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High inflation and high interest rates remains a major problem in EAC, says senior Kenya official

By Njeru Githae

We need policies that will give us a stable and low inflation rate, so that we can get back to a level that we have been used to, a single-digit inflation rate. If we do not, all the gains that we have achieved so far are likely to be eroded.

The second priority is interest rates. Again, if you look at the region you will find out that interest rates over the past four months have increased to levels which are unsustainable, and I think we need to come up with policies which will ensure that we get low and stable rates, because the swings in the interest rates do not help businesspeople to plan. They also do not help government as they make borrowing costly.

The third priority is a stable exchange rate. Again, if you look at the region, you find that over the past four months there were swings in the exchange rate. This also has an effect on inflation, so in my view we need to come up with policies to stabilize the exchange rate, important because all these countries import significant quantity of fuel.


Then, the fourth policy decision that we need to make is how we can attain a sustained (inclusive) and high growth rate. You find that although the growth rate is high, especially in comparison to the euro zone, we need to increase it in the long run along with increased per capita growth.


 

Invest in Africa and Africa’s capital markets, senior World Bank official urges investors in London

By EA Trade Review Team

The World Bank called Thursday from the London Stock Exchange (LSE) for investors worldwide to invest in Africa and its budding capital markets.

“Africa has taught the world a lesson in macroeconomic reform and stability,” World Bank Vice President for Africa, Obiageli (Oby) Ezekwesili she told an African Investment Summit hosted by the LSE.

She urged investors who are in search of the right market at a time of growing fears of a global recession to “rediscover Africa”.

“Africa’s fundamentals appear strong, and the continent’s outlook remains positive,” she said pointing to the continent’s rapid rebound from the 2008-2009 global financial crises and its higher GDP growth rates projected to be 4.8 percent, 5.2 percent and 5.5 percent respectively in 2011, 2012 and 2013.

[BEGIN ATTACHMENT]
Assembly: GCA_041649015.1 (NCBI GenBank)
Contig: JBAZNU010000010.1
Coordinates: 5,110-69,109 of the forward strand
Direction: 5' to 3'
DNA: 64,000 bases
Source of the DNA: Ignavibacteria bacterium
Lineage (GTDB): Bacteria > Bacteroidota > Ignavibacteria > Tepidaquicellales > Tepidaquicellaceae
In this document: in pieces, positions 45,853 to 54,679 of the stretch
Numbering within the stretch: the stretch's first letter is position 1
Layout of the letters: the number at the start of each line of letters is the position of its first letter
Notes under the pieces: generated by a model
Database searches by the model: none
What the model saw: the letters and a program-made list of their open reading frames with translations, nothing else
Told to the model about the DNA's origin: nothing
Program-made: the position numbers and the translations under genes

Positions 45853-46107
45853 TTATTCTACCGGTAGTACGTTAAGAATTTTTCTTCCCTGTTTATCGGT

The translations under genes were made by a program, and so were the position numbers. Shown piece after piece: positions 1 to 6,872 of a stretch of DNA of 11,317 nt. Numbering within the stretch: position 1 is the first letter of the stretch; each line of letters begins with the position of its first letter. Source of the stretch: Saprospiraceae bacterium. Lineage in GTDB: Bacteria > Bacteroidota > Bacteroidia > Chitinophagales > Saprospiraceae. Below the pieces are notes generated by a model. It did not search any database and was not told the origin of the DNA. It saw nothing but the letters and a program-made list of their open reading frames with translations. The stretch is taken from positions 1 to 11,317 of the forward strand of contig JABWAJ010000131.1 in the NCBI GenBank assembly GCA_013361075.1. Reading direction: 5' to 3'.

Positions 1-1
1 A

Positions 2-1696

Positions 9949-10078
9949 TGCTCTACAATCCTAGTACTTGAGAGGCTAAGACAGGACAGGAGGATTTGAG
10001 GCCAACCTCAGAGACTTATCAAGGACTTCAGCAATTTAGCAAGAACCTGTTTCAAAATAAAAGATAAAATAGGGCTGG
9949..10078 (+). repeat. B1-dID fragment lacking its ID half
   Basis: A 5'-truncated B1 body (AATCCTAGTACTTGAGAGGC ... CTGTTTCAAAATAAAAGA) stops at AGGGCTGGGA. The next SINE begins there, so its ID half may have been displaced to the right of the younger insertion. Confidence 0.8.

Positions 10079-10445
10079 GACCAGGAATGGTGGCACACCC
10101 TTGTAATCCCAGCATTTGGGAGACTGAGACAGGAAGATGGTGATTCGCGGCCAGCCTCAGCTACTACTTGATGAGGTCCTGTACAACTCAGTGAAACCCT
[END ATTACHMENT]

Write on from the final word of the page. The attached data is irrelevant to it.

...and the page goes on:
Financial reforms in Kenya successful but more needs to be done, says CBK.

By Prof Njuguna Ndung’u

Over the 5 years of the Financial Sector Deeping (FSD) Kenya’s operations, Kenya’s financial sector has witnessed a major transition, from adequate reforms, allowing space for innovative solutions, to dynamism and growth. FSD Kenya contributed a fair share of this transition and understanding.

Financial inclusion lies at the core of the Central Bank of Kenya’s reform agenda to support Kenya’s development blueprint, vision 2030.

This is because financial inclusion has the potential to lift people from poverty through savings and affordable credit.

More importantly, financial inclusion brings Kenyans to the market and so deepens the market and creates economies of scale. Cost of financial services will decline.

This is what FSD has supported as well. A developed and deepened financial sector finances development and allows an effective transmission of monetary policy decisions.

 

CBK and FSD Kenya enjoyed cordial and fruitful relations during the first phase of FSD Kenya’s operations.

The results of the FinAcces Surveys in Kenya have become the goal standard for measuring the level of financial inclusion and financial access in the country. They have also informed the design of appropriate policies to curtail financial exclusion.

 

Look for alternative security for loans, minister challenges commercial banks

By Uhuru Kenyatta

As envisaged in Vision 2030, the financial sector has a critical role to play in accelerating the transformation of our country into a rapidly industrializing middle-income nation by the year 2030.

The target is for the financial sector to accelerate savings and investment to 32 per cent and 35 per cent of GDP, respectively.

A vibrant and globally competitive financial sector promotes high-levels of savings and assures financing for Kenya’s investment needs.

It will also accelerate Kenya’s aspiration of becoming a regional financial services centre. In this regard, we will facilitate legal and institutional reforms to make Kenya more competitive.

Lack of access to finance remains one of the main factors limiting private sector growth, especially in Sub-Saharan Africa where 80 per cent of the private firms having no access to credit, while the remaining 20 per cent complains about its cost.

 

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